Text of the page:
Strawberry Rhubarb Pie – Overthinking Classics

Strawberry Rhubarb Pie
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I know it’s been a while since the last Overthinking Classics but the series is back and it brought a good recipe with it. Strawberry Rhubarb Pie seems to be a clear favorite among my friends and family. And it easily occupies a spot in my top three all-time favorite pies. Coconut Cream still reigns supreme but this ruby red stunner is forever nipping at its heels. This post includes a blueprint for a successful non-runny-or-gummy fruit pie filling, a solid all-butter pastry recipe, and a detailed (too detailed?) video that shows the entire baking process from tip to tail. So without further ado let’s overthink this Strawberry Rhubarb Pie.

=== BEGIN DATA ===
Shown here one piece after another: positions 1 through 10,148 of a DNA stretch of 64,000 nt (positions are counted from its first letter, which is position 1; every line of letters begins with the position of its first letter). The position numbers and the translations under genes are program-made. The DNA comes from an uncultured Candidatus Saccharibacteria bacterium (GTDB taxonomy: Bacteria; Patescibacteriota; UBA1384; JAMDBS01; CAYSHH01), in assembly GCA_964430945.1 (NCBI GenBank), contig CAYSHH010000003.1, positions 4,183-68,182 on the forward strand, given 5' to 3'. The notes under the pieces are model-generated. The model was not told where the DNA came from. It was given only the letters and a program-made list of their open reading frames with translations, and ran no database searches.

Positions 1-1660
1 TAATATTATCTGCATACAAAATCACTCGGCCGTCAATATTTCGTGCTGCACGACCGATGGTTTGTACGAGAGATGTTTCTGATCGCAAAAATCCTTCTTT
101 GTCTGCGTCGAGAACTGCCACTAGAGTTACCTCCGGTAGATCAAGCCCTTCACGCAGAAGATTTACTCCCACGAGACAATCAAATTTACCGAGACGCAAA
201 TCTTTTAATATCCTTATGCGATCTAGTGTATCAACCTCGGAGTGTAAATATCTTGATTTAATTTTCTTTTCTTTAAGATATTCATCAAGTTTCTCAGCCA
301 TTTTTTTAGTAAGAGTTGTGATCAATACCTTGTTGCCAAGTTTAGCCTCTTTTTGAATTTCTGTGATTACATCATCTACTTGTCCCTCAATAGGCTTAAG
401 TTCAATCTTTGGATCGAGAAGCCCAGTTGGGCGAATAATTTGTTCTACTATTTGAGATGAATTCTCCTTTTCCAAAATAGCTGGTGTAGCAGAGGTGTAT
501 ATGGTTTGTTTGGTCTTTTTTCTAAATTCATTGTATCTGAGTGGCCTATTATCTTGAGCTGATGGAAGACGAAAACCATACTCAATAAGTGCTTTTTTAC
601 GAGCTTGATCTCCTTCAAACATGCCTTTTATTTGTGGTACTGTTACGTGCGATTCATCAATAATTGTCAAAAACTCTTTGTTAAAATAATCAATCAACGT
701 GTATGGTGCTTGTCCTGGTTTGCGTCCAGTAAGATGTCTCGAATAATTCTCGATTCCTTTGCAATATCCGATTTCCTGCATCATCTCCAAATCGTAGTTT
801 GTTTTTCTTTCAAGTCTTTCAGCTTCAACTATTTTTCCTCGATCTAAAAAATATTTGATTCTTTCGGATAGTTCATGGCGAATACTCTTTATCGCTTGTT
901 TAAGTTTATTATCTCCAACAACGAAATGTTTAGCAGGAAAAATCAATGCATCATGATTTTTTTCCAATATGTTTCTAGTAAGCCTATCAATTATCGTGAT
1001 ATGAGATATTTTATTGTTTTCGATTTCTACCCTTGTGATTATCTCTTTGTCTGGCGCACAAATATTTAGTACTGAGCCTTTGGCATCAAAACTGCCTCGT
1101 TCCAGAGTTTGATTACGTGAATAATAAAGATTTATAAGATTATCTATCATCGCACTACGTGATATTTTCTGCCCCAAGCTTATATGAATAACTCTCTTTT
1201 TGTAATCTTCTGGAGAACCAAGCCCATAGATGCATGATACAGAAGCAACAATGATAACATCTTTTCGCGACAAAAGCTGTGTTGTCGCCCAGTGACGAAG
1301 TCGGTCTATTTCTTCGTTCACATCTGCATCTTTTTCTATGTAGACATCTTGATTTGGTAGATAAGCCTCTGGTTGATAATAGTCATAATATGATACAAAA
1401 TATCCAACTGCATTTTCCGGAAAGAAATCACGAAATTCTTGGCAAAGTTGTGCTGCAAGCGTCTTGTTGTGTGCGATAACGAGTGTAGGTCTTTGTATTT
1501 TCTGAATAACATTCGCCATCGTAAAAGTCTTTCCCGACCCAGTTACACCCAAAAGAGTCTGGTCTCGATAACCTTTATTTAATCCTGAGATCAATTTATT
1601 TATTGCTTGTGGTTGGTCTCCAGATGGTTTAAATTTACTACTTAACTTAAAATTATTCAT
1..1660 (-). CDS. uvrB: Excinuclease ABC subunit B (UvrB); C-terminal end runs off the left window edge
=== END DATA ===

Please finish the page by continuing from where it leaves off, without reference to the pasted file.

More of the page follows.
So let’s start where the pie starts – the pastry. I think the greatness of a pie hinges on the quality of the pastry, so it pays to spend your time and attention here. As I mentioned, this is an all-butter pastry. But you can replace half of the butter with shortening. That’s what my grandmother did, so it is most certainly allowed. I prefer the flavor of an all-butter pastry, but adding shortening to the mix does yield a slightly flakier pastry and it is easier to work with. So decide what is more important to you. But regardless of what you choose, I promise you will have delicious pastry in the end.

Strawberry Rhubarb Pie